Island Time

By David SchmidtFew regattas dish up the trade winds, the big waves, and the international scene that can match Antigua Sailing Week. This year there may have been an extra infusion of Europeans, considering the high value of the euro in terms of U.S. dollars. What awaited them this year were conditions on the light side for this exposed flank of the Antilles, with average winds in
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By David Schmidt

Few regattas dish up the trade winds, the big waves, and the international scene that can match Antigua Sailing Week. This year there may have been an extra infusion of Europeans, considering the high value of the euro in terms of U.S. dollars. What awaited them this year were conditions on the light side for this exposed flank of the Antilles, with average winds in the 10-to-15-knot range and small, lumpy seas.

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Happily, light air merely added a level of complexity to the tricky courses, full of chicane turns, loops, and grand arches, favored by Antigua Sailing Week’s race committee. These courses may have confused American participants who are used to the standard windward-leewards, but they made for exciting times, especially aboard the Super-Maxis Leopard and Rambler, which sail with enough crew to allow for wardrobe changes (the equivalent of a “normal” boat cracking off the headsail sheet a few inches.

Among the Division A boats (all-out racers), the first-generation TP52 Pantera was the boat to beat. While speculation among the bigger-boat crews pegged Pantera’s luck on a soft rating, the crew sailed a brilliant regatta and topped out in first place, ahead of the 90-foot Reichel/Pugh Rambler (don't miss the on-deck account of racing aboard both Rambler and Leopard, coming in the July issue of SAIL).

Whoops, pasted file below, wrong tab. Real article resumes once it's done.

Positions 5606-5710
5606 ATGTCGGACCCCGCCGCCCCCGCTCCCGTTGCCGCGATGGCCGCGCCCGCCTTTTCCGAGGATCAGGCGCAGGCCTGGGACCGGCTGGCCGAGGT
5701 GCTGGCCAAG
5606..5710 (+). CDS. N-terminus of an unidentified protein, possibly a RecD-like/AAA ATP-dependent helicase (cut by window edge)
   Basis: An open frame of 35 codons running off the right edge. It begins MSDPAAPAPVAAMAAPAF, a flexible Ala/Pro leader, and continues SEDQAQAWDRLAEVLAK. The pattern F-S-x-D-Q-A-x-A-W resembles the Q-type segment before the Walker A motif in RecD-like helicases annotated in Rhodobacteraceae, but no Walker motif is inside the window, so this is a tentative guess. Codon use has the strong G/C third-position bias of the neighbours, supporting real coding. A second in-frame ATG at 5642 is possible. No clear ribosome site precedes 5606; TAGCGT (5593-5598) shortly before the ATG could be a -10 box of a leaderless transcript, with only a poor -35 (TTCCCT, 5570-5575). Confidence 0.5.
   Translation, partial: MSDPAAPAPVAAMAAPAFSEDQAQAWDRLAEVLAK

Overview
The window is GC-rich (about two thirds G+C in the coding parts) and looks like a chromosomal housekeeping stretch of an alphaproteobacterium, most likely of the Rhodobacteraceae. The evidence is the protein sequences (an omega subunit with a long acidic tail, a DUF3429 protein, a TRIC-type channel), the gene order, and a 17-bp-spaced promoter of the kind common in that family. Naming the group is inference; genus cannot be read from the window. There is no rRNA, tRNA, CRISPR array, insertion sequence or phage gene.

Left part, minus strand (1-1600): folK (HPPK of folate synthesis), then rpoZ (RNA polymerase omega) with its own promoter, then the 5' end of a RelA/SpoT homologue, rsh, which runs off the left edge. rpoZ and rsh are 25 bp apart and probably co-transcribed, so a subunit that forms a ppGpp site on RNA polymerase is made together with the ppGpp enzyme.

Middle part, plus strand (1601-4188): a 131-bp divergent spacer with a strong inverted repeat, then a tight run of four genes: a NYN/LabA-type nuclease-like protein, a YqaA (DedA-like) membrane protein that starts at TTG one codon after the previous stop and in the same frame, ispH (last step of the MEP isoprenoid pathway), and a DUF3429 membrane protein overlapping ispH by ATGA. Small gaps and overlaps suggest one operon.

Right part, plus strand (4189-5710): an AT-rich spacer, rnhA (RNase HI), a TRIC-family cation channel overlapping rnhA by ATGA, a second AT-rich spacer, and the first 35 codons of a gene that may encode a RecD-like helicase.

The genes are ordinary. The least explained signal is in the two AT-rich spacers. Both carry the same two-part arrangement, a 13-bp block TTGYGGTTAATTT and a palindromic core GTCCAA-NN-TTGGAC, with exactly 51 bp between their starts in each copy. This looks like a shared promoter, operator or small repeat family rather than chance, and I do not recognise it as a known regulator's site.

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Also a presence in Div-A were three Gunboat 48s and three Gunboat 62s, racing in a special Gunboat class. These exciting, exquisite all-carbon catamarans turned heads with their speed and stunning good looks. I had the pleasure of sailing aboard the GB48 BLAST, with Peter Johnstone at the helm. The boat was as interesting to sail as it was comfortable to be aboard, and it definitely changed my opinion of big catamarans. Rumor has it that Gunboat is building a 90-footer, and that would sure turn heads, even at such a visual feast as Antigua Sailing Week.

Most of the racing was staged off the southern coast of the island, with charterboats either anchoring or docking at Nelson’s Dockyard while the bigger boats sheltered in Falmouth Harbour. Here, the visual feast included boats as stunning as the J-Class Velsheeda, a wealth of Dutch-built megayachts, and too many Swans, Wallys, and other floating exotica to count. Add nightly partying that was, shall we say, commensurate, and yes, it must be Antigua.

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